Living in China can be bizarre. In the three years that I lived in South Korea, I thought that I existed in some strange parallel universe that only vaguely connected to the rest of the world. Silly me. Compared to China, South Korea feels like one of the quirkier states in the US, like how I imagine Portland or Louisiana being. Weird but with a certain degree of charm. China, while absolutely possessing charms of its own, is not really like that.
That’s because China has an overall ambience of lawlessness and disorder that I haven’t experienced anywhere else. Everyone knows that China is a “communist” country. I knew that. But it turned out, when I got here, that communist countries aren’t all how I imagined them being. For starters, there’s not much in terms of propaganda in China. I’ve been here over a year, and I still wouldn’t be able to tell the president apart from some guy working in a corner store. There are no huge pictures of the president plastered across buildings the way North Korea dresses the country up in Kim Jong Un. Likewise, there’s no sense that people are ‘sharing the wealth’ here, not the way my high school history teacher taught me communist countries are supposed to. No, just like in America, a few people here appear to be really rich, and everyone else is broke as hell.
Especially cabbies. Or, in reality, older guys with cars. Because that’s what most cabbies are. You see, China is so extremely deregulated, almost anyone can do whatever job they want to do. Have no training but you own a pair of scissors? Great! You are now a hair dresser. Want to run a restaurant but you’re worried about inspections and getting a good sanitation score? Don’t sweat it! As long as you don’t kill anyone, nobody is going to bother stepping foot in your kitchen. And even if you do kill someone, just stop serving whatever dish they ordered and I’m sure things will work out fine.
By the same token, owning a car is all you really need to do in order to become a cabbie. Yes, there are real cabs here that have meters and a thing on the roof that says ‘taxi,’ but they’re vastly outnumbered by what are generally referred to as ‘black cabs.’ Getting a black cab is easy and can result in a truly exciting experience. Instead of generalizing, I will instead illustrate this with a quick story:
It was about three in the morning, and I was ready to go back to the hotel. My friends were still out, drinking and partying in Sanlitun. But I was tired. So I made my way to the street and hailed down a cab. I knew right away that it wasn’t a legal cab. I did not care. After some confusion regarding where I needed to go (don’t expect an illegal cab to have things like translation or a GPS), the cabbie put the car in drive and we hit the road.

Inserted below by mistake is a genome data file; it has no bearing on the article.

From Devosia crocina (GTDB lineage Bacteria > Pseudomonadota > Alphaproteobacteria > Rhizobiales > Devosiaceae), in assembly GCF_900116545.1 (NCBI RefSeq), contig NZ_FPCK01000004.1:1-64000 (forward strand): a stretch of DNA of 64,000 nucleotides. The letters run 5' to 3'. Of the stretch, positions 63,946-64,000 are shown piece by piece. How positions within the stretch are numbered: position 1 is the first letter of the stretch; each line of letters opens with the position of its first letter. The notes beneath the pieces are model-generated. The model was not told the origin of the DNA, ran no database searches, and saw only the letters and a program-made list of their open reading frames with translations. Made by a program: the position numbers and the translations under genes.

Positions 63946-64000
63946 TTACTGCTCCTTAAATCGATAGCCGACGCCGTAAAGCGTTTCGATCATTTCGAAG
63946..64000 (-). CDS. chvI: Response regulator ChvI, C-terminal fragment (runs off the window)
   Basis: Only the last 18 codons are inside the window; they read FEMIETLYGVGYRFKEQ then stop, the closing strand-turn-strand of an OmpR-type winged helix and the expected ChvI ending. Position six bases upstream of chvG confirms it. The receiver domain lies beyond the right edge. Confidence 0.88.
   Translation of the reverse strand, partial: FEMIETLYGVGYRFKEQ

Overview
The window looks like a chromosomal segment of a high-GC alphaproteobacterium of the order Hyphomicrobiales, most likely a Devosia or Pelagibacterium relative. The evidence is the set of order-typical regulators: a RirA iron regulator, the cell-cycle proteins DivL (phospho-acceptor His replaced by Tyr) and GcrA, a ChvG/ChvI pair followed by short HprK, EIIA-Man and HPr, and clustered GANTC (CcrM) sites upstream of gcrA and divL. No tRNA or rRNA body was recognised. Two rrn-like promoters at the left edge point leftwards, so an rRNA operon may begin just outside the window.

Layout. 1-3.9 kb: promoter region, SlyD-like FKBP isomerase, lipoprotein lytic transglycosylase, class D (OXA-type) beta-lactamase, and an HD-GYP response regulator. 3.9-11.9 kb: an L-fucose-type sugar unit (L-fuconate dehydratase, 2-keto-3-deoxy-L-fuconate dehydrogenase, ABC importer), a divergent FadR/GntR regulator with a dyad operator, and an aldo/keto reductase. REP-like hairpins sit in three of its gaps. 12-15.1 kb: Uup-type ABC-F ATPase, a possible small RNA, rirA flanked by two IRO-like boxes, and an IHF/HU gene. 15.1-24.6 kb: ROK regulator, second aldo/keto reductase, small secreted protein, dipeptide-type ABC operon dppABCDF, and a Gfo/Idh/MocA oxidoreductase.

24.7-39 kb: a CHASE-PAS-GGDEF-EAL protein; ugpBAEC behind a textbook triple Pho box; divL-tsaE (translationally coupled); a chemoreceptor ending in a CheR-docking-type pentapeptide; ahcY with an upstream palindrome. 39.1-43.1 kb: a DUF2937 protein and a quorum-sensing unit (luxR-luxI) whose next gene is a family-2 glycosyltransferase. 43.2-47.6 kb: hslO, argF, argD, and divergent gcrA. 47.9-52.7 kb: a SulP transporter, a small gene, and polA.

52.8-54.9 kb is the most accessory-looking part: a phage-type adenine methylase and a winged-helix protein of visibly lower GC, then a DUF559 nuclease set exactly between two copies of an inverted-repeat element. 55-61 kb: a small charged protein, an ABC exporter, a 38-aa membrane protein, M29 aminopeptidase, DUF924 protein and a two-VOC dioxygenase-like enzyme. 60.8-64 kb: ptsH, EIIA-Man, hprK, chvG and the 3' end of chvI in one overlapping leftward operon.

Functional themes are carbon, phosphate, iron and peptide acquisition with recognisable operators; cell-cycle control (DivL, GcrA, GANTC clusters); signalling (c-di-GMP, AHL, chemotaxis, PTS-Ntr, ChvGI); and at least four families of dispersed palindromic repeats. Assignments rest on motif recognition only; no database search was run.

About ten minutes later, we were at my hotel. Thinking back, I knew I should’ve bargained the price before we set out. I hadn’t done that because I wasn’t in the mood and also because I didn’t have a good idea of how far away the hotel was. Anyways, now that we had reached the destination, I turned to the cabbie and asked him how much he wanted for the ride.
“100!” he loudly stated.
I almost burst out in laughter.
“100 RMB for a ten minute cab ride? That’s insane! I’ll give you 20.”
This did not please him. The cabbie was probably in his sixties, an old man with thin arms and a bald head. He gave me the look of death and shouted out his next price.
“Now way, man!” I said. “25.”
We argued a little more and then, although he spoke only in Chinese, I could tell that he was threatening to turn around and bring me back to Sanlitun.
“Fine, bring me back,” I said. “I’m not paying 50.”
He yelled in Chinese and started turning the car around. Then he stopped and began negotiating again.
“This is stupid,” I said, and I turned and tried to open the door. It was locked. I moved my hand to the lock and pulled it up.
You’re right. Maybe I shouldn’t have tried to leave the cab. My bad. The next thing I knew, his bony little fingers were yanking at my collar. I turned to see him reach under his car seat, remove a stun gun, and proceed to stick it in my face.
“What the hell, man?” I said. “Are you serious?”
He was so elderly. I figured I could’ve easily taken his wrist and snapped it in half, then beaten him with his own hand. But I’m a nice guy. I instead offered another price.
He still had the stupid stun gun in my face.
“Dude, I’m not paying you shit until you put that thing away! Put it away!”
The cabbie returned the stun gun to its spot under the seat, I paid him the 35, and he let me go. I went to my hotel room and found that my friends had somehow gotten there first.
So what’s the point of all this? That illegal cabs are bad? That China is crazy and unsafe? Nope, that’s not it at all.
The point is simply to say that people who are firmly against government regulation of the business world might not understand exactly what they’re getting themselves into. Deregulation is fine in theory, and even in practice, actually. As long as you don’t mind fighting with cabbies from time to time.
Or getting bad haircuts.
Or being served fake tequila in bars.
Or having a restaurant cook your food with reused oil.
Or having the air so thick with pollution you can barely breathe.
Just think about it. As shady as the beef at Taco Bell is, it could be shadier.